Kuwahara, S

    1978-09-01

    Studies on the transmission of R plasmid by conjugation between enterobacteria and vibrio or related bacteria were reviewed. The majority of the reports confirmed successful transmission from enterobacteria to Vibrio cholerae and related species, although the transmission frequencies were extremely low and the transmitted R plasmid was very unstable except for thermosensitive kanamycin plasmid and usual R plasmid coexisting with P plasmid. Strains of V. cholerae and Aeromonas liquefaciens as well as A. salmonicida bearing R plasmid were detected in nature. R plasmid was relatively unstable in V. cholerae strains with which transmission of R plasmid to enterobacteria was confirmed. At present, only 3 R plasmids have been obtained from naturally occurring strains of V. cholerae. Although the 2 European plasmids belong to the C incompatibility group with 98 megadalton closed covalent circular DNA molecule, one plasmid belongs to the J group with more than 25 megadalton molecular weight, and no CCC of satelite DNA was detected in bacteria harboring this plasmid.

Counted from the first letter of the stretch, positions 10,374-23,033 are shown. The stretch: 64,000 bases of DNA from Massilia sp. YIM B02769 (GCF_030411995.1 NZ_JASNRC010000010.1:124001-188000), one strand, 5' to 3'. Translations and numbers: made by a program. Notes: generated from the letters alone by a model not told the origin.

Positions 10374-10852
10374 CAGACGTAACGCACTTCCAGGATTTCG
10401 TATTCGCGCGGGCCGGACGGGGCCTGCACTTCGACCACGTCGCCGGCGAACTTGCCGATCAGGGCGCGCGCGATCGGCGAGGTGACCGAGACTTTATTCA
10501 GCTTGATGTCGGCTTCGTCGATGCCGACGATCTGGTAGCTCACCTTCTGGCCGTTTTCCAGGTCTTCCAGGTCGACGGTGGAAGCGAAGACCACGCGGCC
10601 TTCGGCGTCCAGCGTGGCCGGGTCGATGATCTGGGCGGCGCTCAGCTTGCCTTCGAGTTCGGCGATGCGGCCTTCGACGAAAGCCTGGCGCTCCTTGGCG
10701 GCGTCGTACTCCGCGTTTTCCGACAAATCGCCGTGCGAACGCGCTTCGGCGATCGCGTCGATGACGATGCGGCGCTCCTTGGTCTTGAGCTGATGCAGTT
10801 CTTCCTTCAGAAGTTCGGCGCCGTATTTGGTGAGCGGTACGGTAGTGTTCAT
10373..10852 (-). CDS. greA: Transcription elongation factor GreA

12. Complex nature of enterococcal pheromone-responsive plasmids.

    Science.gov (United States)

    Wardal, Ewa; Sadowy, Ewa; Hryniewicz, Waleria

    2010-01-01